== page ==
Submitted to: National Agricultural Aviation Association Meeting
Publication Type: Proceedings
Publication Acceptance Date: December 8, 2008
Publication Date: December 8, 2008
Citation: Fritz, B.K., Bagley, B., Hoffmann, W.C., Lan, Y. 2009. Spray spectrum modifications through changes in airspeed to minimize drift. National Agricultural Aviation Association Meeting. Paper No. AA08-002. Interpretive Summary: Drift from aerial application of crop protection materials is influenced by many factors such as meteorological factors, spray material properties, and equipment setup, but the spray droplet size has long been recognized as the primary factor. Smaller droplets typically result in greater spray drift, with higher airspeeds resulting in increased atomization and therefore smaller droplets. High-speed wind tunnel measurements of spray droplets were incorporated in a mathematical model of spray drift to explore several scenarios of applications at decreased airspeeds near a field edge in order to increase droplet size and decrease drift. Results showed optimum reduction in drift potential with two or three near field edge swaths being made. These results will help applicators apply crop protection materials with maximum on-target deposition and minimum off-target drift.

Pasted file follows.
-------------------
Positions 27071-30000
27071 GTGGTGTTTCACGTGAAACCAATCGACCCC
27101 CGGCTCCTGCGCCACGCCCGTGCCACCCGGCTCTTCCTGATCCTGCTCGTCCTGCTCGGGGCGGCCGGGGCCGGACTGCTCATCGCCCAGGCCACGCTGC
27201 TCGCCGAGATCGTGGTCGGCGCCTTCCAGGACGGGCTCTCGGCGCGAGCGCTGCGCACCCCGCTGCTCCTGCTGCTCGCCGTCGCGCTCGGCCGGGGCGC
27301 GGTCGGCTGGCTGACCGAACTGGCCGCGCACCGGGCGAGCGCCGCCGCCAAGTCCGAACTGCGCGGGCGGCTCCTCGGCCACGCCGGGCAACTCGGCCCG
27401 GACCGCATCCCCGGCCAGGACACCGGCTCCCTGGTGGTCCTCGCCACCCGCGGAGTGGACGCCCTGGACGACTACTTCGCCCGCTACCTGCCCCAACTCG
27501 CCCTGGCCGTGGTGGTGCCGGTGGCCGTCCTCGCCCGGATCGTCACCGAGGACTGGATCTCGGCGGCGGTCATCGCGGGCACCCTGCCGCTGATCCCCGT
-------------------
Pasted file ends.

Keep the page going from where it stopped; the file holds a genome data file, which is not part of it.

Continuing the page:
Technical Abstract: Management of droplet size is one of the key components to minimizing spray drift, which can be accomplished in-flight by changing airspeed. Studies were conducted measuring spray droplet spectra parameters across airspeeds ranging from 100-140 mph (in 5 mph increments). In general the volume median diameters decreased 30-50% as airspeed increased with similar increases in the percent of the spray volume less than 100 µm. To determine the extent to which these changes in droplet spectra data impacted downwind drift, AgDISP was employed to estimate how varying airspeed along sequential flights swaths near a downwind field edge impacted total off field spray drift. Spray drift was modeled across multiple sequential spray swaths at both constant airspeeds across all swaths and at scenarios where near field edge swaths were flown at lower airspeeds (thus larger droplet sizes) to determine the level to which spray drift is reduced.